THOMASVILLE — A covey of celebrities will descend on Thomasville for two weeks in October.
Scott Wilson of “The Walking Dead,’ Julie Moran of “Entertainment Tonight” and her husband, actor Rob Moran, and author Mary Williams are just a few of the headliners planning to be in town for the Covey Film Festival, a benefit for the Thomasville Community Resource Center on Oct. 18-Nov. 1.
The theme for the second annual festival is “Children and the Environment.”
“All the films address some aspect of nature, either as what's going wrong with nature and our responsibility to address that issue,” said Sharon Maxwell Ferguson, festival organizer, “or they also address the healing power of nature for children and adults.”
Wilson, a graduate of Thomasville High School, starred in the original “Great Gatsby,” “Pearl Harbor” and, most recently, as Hershel in “The Walking Dead.” He will introduce another one of his films, “Shiloh,” at its screening on Oct. 20 and will sign pre-purchased autographs after the screening. On Oct. 25, Wilson will signsautographs again at Grassroots at 2 p.m. Tickets are available on-line only.
Another major “get” for the festival is Joe Hutto, a wildlife artist and naturalist. He will present his film “My Life as a Turkey” on Oct. 25. He is from north Florida and, according to Ferguson, much sought after.
“Everybody in Tallahassee has been clamoring for him to come, but we were the only ones who could get him,” Ferguson said. “We are very thankful for the help from Birdsong Nature Center in getting him for us.”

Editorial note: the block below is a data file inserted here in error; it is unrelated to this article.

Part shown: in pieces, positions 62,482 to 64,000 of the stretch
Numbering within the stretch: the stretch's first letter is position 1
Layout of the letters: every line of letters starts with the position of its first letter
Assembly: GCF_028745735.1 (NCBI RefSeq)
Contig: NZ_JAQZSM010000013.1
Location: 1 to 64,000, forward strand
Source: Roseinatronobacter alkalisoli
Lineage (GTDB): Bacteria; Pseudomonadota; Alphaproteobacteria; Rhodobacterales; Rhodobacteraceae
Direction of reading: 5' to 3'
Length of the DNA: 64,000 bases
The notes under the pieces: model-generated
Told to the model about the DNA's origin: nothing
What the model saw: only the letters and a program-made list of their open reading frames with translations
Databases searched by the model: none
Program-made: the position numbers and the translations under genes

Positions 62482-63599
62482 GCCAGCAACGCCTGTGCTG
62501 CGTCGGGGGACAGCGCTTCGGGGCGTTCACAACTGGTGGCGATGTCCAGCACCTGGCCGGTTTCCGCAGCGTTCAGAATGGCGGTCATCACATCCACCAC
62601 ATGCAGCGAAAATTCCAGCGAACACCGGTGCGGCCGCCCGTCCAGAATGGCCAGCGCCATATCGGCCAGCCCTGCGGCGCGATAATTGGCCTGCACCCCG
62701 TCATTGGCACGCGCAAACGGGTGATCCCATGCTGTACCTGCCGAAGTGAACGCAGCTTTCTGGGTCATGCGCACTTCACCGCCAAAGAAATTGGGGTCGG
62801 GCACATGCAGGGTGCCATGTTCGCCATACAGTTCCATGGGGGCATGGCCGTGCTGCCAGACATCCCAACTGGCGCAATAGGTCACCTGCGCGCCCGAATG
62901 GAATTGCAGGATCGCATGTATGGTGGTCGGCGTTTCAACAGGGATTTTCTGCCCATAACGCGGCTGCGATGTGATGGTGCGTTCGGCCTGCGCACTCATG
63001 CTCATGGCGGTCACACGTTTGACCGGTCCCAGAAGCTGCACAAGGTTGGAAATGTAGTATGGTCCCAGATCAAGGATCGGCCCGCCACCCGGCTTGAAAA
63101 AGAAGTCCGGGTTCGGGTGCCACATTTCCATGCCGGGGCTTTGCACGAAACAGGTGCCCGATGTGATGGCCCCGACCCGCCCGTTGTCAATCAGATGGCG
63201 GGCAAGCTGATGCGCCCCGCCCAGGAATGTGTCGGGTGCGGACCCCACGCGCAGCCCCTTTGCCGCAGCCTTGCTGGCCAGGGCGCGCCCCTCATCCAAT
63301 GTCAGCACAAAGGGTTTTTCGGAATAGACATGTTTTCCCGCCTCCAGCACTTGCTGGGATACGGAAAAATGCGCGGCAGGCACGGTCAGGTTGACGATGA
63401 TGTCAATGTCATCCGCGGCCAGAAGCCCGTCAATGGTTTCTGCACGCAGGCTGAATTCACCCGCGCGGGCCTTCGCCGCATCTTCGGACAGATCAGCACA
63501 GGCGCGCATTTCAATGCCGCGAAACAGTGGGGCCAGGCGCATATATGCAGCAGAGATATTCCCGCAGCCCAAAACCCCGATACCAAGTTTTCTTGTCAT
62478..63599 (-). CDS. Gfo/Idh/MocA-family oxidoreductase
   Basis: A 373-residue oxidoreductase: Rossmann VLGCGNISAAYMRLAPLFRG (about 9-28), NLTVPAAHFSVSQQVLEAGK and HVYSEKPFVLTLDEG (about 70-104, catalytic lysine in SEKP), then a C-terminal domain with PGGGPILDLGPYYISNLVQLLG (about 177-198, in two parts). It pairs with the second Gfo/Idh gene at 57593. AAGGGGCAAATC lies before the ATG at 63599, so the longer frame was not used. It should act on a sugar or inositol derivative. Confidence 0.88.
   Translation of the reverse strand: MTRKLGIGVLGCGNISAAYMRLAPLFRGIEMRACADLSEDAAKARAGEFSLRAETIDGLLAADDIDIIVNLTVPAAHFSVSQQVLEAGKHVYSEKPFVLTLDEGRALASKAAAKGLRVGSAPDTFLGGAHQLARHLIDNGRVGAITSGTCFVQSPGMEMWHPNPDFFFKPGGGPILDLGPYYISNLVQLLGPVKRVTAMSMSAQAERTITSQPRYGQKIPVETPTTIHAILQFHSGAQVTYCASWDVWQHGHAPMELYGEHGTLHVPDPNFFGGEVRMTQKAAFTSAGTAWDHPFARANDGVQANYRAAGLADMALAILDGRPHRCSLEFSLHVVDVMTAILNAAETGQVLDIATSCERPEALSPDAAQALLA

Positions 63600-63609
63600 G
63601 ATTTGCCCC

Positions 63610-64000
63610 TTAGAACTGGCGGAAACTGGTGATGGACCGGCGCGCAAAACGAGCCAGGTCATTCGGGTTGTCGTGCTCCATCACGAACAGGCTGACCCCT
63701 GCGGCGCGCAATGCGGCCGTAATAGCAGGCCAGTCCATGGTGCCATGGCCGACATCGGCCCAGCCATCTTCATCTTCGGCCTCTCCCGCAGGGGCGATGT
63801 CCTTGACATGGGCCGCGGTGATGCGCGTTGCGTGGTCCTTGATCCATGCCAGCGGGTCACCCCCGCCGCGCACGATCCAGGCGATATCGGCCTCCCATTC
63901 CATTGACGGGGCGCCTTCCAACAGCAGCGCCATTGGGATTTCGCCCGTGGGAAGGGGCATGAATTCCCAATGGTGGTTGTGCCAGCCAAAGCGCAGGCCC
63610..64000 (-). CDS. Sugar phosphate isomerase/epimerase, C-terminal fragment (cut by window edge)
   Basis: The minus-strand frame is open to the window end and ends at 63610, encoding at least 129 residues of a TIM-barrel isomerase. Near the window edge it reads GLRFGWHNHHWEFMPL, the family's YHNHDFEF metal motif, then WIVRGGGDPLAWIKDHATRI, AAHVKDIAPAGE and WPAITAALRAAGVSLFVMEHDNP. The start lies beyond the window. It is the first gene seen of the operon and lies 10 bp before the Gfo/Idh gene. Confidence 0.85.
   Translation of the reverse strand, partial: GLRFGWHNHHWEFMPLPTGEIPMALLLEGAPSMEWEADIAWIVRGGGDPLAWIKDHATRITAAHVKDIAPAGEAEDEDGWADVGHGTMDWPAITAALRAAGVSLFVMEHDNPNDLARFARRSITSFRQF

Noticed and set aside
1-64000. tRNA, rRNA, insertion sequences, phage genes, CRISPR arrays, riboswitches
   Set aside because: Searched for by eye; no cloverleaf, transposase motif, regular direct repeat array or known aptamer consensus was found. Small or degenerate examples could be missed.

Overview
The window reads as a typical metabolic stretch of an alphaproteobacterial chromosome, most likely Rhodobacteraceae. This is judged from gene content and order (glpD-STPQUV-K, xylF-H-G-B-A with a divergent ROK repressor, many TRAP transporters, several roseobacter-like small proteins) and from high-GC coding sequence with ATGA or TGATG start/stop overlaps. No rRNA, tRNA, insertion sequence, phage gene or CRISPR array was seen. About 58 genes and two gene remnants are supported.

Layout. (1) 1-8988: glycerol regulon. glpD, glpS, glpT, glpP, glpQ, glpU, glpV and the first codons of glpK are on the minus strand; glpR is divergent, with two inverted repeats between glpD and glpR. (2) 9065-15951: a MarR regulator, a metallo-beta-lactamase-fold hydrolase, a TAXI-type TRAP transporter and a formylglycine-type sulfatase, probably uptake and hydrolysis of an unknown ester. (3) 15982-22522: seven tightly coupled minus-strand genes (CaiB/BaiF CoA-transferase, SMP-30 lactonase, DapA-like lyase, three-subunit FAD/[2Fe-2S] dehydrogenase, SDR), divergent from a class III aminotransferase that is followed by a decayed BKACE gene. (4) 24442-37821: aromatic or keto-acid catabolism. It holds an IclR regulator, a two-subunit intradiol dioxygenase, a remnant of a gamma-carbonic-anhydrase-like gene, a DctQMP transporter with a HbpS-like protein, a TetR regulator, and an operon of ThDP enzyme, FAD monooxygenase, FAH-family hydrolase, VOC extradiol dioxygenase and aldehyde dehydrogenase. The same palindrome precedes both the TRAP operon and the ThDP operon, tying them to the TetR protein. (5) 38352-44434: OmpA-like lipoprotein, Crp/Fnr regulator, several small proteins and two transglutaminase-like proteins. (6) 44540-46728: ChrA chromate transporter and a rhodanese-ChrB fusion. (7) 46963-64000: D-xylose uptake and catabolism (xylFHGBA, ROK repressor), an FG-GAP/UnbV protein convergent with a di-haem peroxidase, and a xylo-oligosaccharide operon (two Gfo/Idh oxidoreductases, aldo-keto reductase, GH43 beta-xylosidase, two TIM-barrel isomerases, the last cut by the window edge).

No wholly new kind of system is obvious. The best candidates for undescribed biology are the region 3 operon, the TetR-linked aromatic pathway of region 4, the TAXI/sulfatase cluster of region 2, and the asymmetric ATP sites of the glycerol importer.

Film maker Roland Legiari-Laura loved Thomasville so much last year after the film festival that he's coming back. According to Ferguson, “Legiari is from New York, and never been to a small southern town, but he fell in love with it here.” He will host a poetry and writing workshop on Oct. 27.
Williams, the adopted African-American daughter of Jane Fonda, will host a discussion about her book Lost Daughter. According to Ferguson, Williams was impoverished and her family was dysfunctional when she met Fonda, who later “unofficially” adopted her. Williams will discuss how nature helped her to heal on Oct. 29.
One of the top 10 African-American female directors in the country, Nailah Jefferson, will discusses her film,“Vanishing Pearls” after its screening on Oct. 30.
Another highly acclaimed filmmaker, Frank Hall Green, will bringshis film “Wild Like,” to Thomasville straight from its Hampton Film Festival premier. The Covey Film Festival will show it at Thomas University on Nov. 1 to wrap up festival.
“We are offering the community an opportunity to see films that commercially would not be shown here. We are bringing in someone tied to each of the films that is either an expert or involved in the making and/or has very strong ties to Thomasville,” said Ferguson. “I feel like if the community comes together...we can continue to bring really high quality and important films to the community that help educate our children, and educate the community at the same time.”
The Thomasville Community Resource Center was founded by Gloria Jones and Fonda to provide academic tutoring, enrichment and wellness services to at-risk children in Thomasville. The center initially served 70 kids at one location. Five 21st Century Grants from the Department of Education over the last few years helped it grow to10 sites serving 340 children.
A complete listing of the Covey Film Festivals events is found at http://coveyfilmfestival.com/ or by calling (229) 226-5846.